CUBA - The bad old days
Before 1959, Havana was the swinging fun town of the Americas, a decadent haven for tourists and gangsters, a Caribbean Las Vegas. Today, the only real vestige of that era is the Tropicana cabaret which opened in 1939 - still going strong. Open to the stars, this impressive entertainment complex was a paradise for US tourists who descended on the island in droves, taking over their Chevys and Buicks on ferries from Miami, even arriving on special planes that came just for the show.
Prohibition in the 1920s really kick started tourism in Cuba with high rollers coming down to Sin City, sun and sleaze mingling in the balmy tropical air. Bars like Sloppy joes (recently restored) did a roaring trade. But the relative calm was soon altered by the arrival of the Mafia from the USA who sided with the then president Batista in a cosy mix of Casinos and racetracks where the President received a kickback for every dollar gambled. The US turned a blind eye, no doubt pleased that these mobsters were well away from their own turf.
Yacht clubs, country clubs and golf courses such as the Biltmore proliferated alongside tennis Clubs and gourmet restaurants. Hemingway inspired many would be adventurers to sail across to this languid isle and catch a Marlin or two. Followed by downing several Daiquiris (he invented the grapefruit daiquiri), Mojitos, Cuba Libres or Manhattans - all making Cuba a veritable paradise for a nation not allowed to drink at home. Famous stars including Sinatra, Nat King Cole and Maurice Chevalier provided the entertainment.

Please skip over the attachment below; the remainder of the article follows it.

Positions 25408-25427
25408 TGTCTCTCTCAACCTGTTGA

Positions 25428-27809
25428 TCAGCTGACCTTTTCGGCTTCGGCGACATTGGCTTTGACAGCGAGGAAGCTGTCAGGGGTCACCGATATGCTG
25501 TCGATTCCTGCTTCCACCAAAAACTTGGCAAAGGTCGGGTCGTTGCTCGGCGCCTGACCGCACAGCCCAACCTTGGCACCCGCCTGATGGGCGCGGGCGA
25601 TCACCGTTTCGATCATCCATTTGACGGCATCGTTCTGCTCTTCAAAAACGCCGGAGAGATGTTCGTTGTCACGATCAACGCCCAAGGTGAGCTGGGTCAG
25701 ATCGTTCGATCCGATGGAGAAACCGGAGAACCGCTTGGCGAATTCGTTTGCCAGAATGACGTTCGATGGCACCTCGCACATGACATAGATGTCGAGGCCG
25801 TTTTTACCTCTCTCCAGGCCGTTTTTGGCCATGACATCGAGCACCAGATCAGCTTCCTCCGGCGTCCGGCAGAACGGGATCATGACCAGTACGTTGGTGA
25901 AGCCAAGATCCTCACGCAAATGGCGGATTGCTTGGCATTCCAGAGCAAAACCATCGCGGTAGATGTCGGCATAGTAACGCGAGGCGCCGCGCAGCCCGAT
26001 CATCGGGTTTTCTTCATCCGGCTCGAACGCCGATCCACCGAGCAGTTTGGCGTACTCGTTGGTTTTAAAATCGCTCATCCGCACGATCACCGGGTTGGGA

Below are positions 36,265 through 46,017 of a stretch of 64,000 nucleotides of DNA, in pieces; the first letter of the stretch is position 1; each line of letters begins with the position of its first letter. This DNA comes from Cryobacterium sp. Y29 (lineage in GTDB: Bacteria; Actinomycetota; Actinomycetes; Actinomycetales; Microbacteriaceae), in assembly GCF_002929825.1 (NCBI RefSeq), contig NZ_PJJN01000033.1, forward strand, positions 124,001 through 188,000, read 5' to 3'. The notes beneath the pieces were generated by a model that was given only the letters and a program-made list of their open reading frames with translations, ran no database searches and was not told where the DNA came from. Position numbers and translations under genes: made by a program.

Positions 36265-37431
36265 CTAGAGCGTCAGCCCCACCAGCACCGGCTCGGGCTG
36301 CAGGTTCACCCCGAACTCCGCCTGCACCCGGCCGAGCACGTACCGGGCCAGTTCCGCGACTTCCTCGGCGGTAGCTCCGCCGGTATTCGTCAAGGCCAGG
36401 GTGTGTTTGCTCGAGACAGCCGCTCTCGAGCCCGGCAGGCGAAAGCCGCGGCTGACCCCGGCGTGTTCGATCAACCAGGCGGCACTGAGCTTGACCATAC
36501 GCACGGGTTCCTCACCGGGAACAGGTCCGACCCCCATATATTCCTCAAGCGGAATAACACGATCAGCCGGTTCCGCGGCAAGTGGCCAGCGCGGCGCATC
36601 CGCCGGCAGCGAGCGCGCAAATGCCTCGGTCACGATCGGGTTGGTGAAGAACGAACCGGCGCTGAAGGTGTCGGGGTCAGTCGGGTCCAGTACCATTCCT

Meyer Lansky built the Hotel Riviera, a perfect 1950s masterpiece; actor George Raft was front house manager at the Salon Rouge club in the hotel Capri. Then came the Revolution terminating this splendour. It closed the casinos, tore up all the parking meters, turned the hotel Hilton (now the Habana Libre) into the headquarters with Fidel Castro occupying a whole floor of suites.
Today, the light still filters magically through the Royal Palm trees, the Hotel Nacional is buzzing with Americans who visit the Hall of fame bar, take a ride in a perfect Packard, play a round of golf at the original British built course, down a Daiquiri or two at El Floridita and a Mojito at La Bodeguita, just like Hemingway did (he frequented the former), fish for a giant marlin in the deep channels off the Marina, caress the warm seas at nearby Playa del Este beaches, take a tour around an up and coming contemporary Cuban artist. Vive la Vida Loca!